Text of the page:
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  #16 (permalink)  
Old Tue Jan 31, 2006, 07:39pm
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WWTB, you're right....how could you judge intent on that? Only if he did it intentionally would you have interference. Do you need a bigger shovel? I think you've dug deep enough, time to go have a JW Black on the rocks and call this one a day.
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  #17 (permalink)  
Old Tue Jan 31, 2006, 08:24pm
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Fed differs once again!

Officialtony said, "Based on what I read, there is NO interference in the scenario examined here - under Pro rules. So I accept that and bow to your wisdom here. Did I screw up as well for the NFHS rules or is it still interference on the batter - even though there was no intent?"

Looking at this case play, I see interference under NFHS...

Fed Case 7.3.5 SITUATION I: With a runner on third base and one out, B3 receives ball four for a base on balls. B3 takes several steps toward first base and then realizes he is still holding onto the bat. With his dugout on the third base side, he stops and tosses the bat in front of home plate towards his bench. As he tosses the bat, F2 throws the ball to third in an attempt to put out R1. The ball contacts the bat in mid-air and is deflected into dead-ball territory. RULING: The ball is dead. Interference is declared on the batter. If R1 had been attempting to steal home, R1 would be declared out and B3 awarded first base on the base on balls. If R1 was attempting to return to third base on the play, B3 is declared out for the interference. (7-3-5)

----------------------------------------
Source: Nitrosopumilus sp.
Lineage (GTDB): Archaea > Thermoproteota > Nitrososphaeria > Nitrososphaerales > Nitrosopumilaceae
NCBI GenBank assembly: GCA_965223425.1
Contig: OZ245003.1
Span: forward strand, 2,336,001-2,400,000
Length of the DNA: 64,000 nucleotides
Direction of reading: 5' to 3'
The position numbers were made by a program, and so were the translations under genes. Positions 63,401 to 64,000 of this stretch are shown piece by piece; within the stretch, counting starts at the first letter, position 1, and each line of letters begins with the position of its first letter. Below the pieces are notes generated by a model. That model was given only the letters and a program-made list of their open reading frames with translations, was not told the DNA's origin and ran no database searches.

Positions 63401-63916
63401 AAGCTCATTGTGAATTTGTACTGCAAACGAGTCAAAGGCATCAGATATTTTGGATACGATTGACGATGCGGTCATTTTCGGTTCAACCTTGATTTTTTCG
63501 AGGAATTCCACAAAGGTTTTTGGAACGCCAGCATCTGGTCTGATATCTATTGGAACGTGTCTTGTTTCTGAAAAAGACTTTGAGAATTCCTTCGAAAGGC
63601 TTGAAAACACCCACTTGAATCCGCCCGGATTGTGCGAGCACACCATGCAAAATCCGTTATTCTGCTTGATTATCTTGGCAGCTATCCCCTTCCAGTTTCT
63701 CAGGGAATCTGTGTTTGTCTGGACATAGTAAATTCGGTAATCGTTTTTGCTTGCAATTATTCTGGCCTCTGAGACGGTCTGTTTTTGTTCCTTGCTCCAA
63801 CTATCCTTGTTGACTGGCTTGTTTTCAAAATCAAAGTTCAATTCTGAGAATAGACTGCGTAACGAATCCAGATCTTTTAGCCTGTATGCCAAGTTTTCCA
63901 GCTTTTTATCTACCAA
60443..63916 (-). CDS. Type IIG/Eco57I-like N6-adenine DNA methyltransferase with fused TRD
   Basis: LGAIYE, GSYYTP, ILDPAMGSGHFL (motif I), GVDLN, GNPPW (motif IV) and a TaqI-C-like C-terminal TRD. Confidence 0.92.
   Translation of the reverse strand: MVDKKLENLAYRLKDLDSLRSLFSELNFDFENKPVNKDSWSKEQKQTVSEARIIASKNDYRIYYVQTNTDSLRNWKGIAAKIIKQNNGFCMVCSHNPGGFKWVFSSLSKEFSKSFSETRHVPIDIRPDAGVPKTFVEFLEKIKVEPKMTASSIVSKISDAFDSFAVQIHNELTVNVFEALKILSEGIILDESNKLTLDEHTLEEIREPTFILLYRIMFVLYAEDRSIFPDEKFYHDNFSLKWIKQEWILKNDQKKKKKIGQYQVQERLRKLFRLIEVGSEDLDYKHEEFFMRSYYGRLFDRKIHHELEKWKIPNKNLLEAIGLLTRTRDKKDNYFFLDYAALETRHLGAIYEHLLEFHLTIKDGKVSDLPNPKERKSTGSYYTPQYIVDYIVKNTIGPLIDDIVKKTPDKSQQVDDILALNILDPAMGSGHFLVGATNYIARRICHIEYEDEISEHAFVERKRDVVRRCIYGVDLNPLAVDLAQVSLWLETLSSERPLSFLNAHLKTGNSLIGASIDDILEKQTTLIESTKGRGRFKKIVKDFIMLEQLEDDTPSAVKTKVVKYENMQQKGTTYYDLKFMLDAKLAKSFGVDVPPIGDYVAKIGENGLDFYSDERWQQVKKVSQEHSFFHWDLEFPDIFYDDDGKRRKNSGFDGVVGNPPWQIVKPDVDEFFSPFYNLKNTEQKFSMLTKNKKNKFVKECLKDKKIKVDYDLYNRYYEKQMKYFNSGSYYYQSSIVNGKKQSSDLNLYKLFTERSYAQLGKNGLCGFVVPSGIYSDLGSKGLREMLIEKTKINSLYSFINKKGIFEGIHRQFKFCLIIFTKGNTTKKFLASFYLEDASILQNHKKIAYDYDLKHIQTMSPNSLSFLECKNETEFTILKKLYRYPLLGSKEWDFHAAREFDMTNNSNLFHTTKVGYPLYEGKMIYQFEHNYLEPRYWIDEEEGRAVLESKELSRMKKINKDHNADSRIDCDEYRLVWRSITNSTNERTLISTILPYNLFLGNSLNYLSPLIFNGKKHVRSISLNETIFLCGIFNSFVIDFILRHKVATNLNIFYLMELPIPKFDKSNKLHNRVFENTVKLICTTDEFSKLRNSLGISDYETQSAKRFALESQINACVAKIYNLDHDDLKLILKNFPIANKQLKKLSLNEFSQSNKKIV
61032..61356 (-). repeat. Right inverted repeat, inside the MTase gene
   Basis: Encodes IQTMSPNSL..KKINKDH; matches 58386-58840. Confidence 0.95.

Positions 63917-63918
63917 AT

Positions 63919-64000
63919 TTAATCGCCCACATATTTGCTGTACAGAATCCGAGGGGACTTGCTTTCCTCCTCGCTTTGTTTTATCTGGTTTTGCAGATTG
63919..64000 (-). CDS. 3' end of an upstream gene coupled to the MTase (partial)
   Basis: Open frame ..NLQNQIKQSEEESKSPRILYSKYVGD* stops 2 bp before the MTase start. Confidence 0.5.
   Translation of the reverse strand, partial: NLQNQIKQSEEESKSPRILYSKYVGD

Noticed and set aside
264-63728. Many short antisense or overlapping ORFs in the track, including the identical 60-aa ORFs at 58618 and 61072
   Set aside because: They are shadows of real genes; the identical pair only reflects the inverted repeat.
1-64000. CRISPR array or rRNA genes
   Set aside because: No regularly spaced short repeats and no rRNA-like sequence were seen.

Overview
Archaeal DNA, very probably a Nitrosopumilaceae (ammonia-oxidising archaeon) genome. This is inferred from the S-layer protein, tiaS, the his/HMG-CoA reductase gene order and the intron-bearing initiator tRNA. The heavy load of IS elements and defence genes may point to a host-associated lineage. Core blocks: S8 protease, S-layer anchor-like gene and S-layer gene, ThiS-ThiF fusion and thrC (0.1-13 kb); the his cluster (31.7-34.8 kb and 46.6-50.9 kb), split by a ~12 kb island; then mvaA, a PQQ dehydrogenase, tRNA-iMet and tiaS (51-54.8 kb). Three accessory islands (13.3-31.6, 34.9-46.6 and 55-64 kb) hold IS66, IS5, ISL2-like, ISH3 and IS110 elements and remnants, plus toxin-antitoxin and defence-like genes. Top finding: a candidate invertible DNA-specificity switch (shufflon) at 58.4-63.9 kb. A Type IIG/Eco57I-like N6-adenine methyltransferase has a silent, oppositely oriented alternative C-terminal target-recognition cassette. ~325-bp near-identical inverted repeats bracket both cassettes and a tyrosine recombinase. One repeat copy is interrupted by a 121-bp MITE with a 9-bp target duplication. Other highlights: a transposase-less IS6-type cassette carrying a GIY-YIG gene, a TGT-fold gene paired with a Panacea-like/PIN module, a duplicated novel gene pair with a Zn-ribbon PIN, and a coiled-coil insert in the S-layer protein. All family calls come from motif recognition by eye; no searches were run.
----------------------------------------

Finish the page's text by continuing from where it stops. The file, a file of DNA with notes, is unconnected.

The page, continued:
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Old Tue Jan 31, 2006, 08:34pm
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Little League Bob,

Thanks for citing the FED rule. I feel a little better in thinking I might have actually been right for once - at least on the FED version of this scenario. The mistake I made was thinking WW whatever knew what he was talking about. He obviously isn't prepared to admit he made a mistake. I have learned to bow to those whose experience has given them greater and more accurate knowledge than I.
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  #19 (permalink)  
Old Tue Jan 31, 2006, 09:11pm
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Quote:
Originally posted by officialtony
Little League Bob,

Thanks for citing the FED rule. I feel a little better in thinking I might have actually been right for once - at least on the FED version of this scenario. The mistake I made was thinking WW whatever knew what he was talking about. He obviously isn't prepared to admit he made a mistake. I have learned to bow to those whose experience has given them greater and more accurate knowledge than I.
Your play has batter in the box. In FED casebook, the batter is several steps outside the box. Whole different ballgame I would think, intentional or not.
  #20 (permalink)  
Old Tue Jan 31, 2006, 09:14pm
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Quote:
Originally posted by PWL
Quote:
Originally posted by officialtony
Little League Bob,

Thanks for citing the FED rule. I feel a little better in thinking I might have actually been right for once - at least on the FED version of this scenario. The mistake I made was thinking WW whatever knew what he was talking about. He obviously isn't prepared to admit he made a mistake. I have learned to bow to those whose experience has given them greater and more accurate knowledge than I.
Your play has batter in the box. In FED casebook, the batter is several steps outside the box. Whole different ballgame I would think, intentional or not.
Why?
  #21 (permalink)  
Old Tue Jan 31, 2006, 10:04pm
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Quote:
Originally posted by largeone59
Quote:
Originally posted by PWL
Quote:
Originally posted by officialtony